In an interview with the Palm Beach Post, Gov.-elect Ron DeSantis said he expects lawmakers to implement the law in a bill that he could then sign. 

The News Service of Florida contributed to this report.

December 19, 2018

DeSantis' education committee talks challenges of K-12 spending campaign promise, teacher pay

Bus1 fleet lnew cmg (1)

Governor-elect Ron DeSantis' transition committee on education met Wednesday to discuss how the state could begin to implement his campaign proposal that 80 percent of all education funding be directed "into the classroom." The short answer: it's not going to be simple.

Many committee members said the first step is to define what "classroom spending" would actually include.

"While we've made great progress in the state and much of our intent has been very noble, we've missed the mark oftentimes in the execution phase in how we define, and I'm using air quotes, 'instruction' and 'classroom' ... to make sure we don’t devalue things like school security, the arts, etc.," said Desmond Blackburn, the CEO of a national nonprofit called New Teacher Center and a former Brevard County superintendent.

"It seems to me we could have much more productive conversation about ...  how to improve instructional efforts in our schools if we had a more uniform way of evaluating the way that money is being spent," added Rick Stevens, managing director of the Florida Citizens Alliance, an educational advocacy group.

READ MORE: Ron DeSantis says Florida public schools are wasting money. Are they?

Andy Tuck, who is the vice chairman of the State Board of Education and hails from Highlands County in Central Florida, suggested that rural counties could combine administrative resources to eliminate the need for some positions, since the total student population of six rural districts might equal one urban district anyway.

"We've got to have bus drivers, food service people — I'm not saying we're totally top heavy — but there are some thing we could look at privatizing to save some money or cooperating to achieve that number," Tuck said.

He said he was "thrilled" with DeSantis' proposal of 80 percent of expenditures going to the classroom, "but that being said ... it's going to be a pretty tough goal to meet."

The 44-member committee, which met by phone and was open to the public via a dial-in number, also discussed the issue of teacher pay, and how it can be changed to mitigate Florida's teacher shortage.

Many on the committee were on board with the current system of performance-based bonuses for teachers, though several members wrangled with the many different factors that should be included in measuring how effective a teacher truly is. Others said teachers should be rewarded with more professional development, like getting help to go back to school and earn a master's degree.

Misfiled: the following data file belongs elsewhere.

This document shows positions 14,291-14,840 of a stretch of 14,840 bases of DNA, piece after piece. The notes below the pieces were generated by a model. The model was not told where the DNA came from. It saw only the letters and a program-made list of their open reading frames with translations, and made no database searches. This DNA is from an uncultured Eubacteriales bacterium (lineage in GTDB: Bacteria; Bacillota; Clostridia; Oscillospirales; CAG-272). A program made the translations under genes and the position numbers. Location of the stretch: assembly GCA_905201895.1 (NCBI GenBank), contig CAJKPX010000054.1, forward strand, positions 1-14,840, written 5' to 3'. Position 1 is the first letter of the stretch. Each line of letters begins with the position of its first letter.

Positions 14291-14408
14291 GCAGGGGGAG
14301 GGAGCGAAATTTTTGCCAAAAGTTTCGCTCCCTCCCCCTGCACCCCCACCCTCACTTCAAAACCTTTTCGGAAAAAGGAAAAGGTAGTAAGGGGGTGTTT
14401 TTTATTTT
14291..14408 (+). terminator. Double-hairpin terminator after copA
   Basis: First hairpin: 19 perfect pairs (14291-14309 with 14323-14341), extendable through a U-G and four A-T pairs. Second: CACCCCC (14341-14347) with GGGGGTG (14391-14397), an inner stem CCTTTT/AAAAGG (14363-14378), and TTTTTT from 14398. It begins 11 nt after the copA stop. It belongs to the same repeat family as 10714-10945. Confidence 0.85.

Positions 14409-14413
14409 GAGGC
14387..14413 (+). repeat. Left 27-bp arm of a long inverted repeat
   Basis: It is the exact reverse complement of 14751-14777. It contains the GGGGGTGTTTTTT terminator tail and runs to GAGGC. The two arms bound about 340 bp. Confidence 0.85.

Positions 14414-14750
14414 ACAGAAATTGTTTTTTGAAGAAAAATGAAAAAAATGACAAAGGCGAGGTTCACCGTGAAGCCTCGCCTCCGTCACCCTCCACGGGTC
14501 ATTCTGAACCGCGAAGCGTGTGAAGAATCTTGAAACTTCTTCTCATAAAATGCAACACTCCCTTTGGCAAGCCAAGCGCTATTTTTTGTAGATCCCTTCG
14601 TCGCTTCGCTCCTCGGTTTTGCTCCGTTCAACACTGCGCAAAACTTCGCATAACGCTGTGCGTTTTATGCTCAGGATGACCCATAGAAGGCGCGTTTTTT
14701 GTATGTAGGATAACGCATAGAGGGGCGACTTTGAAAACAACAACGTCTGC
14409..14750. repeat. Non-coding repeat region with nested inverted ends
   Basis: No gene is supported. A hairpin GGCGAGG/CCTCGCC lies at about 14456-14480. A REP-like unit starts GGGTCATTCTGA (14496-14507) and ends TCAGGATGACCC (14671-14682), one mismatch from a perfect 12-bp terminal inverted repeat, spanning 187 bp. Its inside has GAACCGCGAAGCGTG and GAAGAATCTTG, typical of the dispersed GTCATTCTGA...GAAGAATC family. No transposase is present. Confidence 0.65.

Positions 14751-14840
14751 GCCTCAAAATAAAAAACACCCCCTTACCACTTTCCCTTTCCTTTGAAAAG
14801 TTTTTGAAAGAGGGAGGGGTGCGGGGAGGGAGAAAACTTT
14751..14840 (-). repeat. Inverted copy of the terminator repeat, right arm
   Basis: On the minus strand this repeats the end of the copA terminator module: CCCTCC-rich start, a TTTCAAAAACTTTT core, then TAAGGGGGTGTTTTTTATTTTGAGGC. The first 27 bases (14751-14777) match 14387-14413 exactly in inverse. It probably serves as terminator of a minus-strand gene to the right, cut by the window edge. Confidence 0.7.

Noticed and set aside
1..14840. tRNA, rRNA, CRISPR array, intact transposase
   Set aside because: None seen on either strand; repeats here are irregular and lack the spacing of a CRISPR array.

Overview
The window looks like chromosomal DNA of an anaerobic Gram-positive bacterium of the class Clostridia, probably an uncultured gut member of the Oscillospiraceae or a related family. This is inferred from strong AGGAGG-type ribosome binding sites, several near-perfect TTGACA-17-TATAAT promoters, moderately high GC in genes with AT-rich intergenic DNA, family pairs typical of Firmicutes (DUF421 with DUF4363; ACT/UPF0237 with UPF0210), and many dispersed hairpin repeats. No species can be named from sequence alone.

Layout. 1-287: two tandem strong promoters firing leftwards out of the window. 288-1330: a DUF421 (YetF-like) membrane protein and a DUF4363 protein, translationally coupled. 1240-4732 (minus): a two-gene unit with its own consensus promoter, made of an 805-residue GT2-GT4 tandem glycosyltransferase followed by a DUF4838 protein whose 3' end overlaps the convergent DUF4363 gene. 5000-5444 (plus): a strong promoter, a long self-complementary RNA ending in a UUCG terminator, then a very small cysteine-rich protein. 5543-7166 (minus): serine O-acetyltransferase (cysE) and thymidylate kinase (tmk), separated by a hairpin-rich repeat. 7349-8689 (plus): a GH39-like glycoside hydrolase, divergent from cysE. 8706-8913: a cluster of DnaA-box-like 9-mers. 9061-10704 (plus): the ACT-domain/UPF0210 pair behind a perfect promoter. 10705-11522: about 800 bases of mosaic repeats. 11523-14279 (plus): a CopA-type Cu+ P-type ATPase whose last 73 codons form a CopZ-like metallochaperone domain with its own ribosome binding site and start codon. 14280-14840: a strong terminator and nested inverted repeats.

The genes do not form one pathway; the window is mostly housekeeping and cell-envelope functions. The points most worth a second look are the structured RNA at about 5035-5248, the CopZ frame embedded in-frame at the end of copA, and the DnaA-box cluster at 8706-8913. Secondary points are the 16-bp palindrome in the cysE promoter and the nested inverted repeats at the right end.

"With the VAM scores (model for teacher evaluations), you’ll see across the board that some teachers that think it's unfair and doesn't work and others who think it's critical to assessing them fairly but I think it's worth looking at again," said Connie Milito, a lobbyist for Hillsborough County Public Schools.

She also said Florida should reconsider returning to national board certification as an incentive. The state used to subsidize teachers' applications to the national board as well as give them bonuses for having that certification, but that was eliminated in recent years.

But a few members also advocated for a general rise in the base pay, saying it was crucial to keeping Florida competitive with other states — perhaps a signal that the familiar debate over teacher bonuses vs. raises may continue this year.

"We just have to figure out a way so the masses of educators feel they start every day out with fair and appropriate compensation before we figure out what a bonus structure looks like linked to performance," Blackburn said.

The final issue of the meeting was the revelations earlier this year that the University of Central Florida misused state funds that were supposed to be spent on operating expenses, instead directing them to constructing a new $38 million building.

"It's imperative we look at what UCF did ... to make sure they rectify it, obviously it is an embarrassment that it did happen but he need to move forward without affecting students or the educational experience at UCF," said state Rep. Bob Cortes, R-Altamonte Springs.

There is an ongoing review of university spending on construction, according to staff on the call.

DeSantis hires lawyer with major role in Obamacare suit to counsel administration

The U.S. Supreme Court | Ricky Carioti, Washington Post

Governor-elect Ron DeSantis' transition team announced their latest hire to the new administration on Wednesday: Joe Jacquot, a former Florida chief deputy attorney general, who will be working as chief legal advisor to the office of the general counsel. That means he'll be providing DeSantis and the cabinet with legal advice and likely representing him if DeSantis is sued in his official capacity.

Jacquot played a major role in Florida's first suit (along with 25 other states) against the Affordable Care Act, also known as "Obamacare," and is listed high-up as a special counsel to Attorney General Pam Bondi on legal documents from 2011.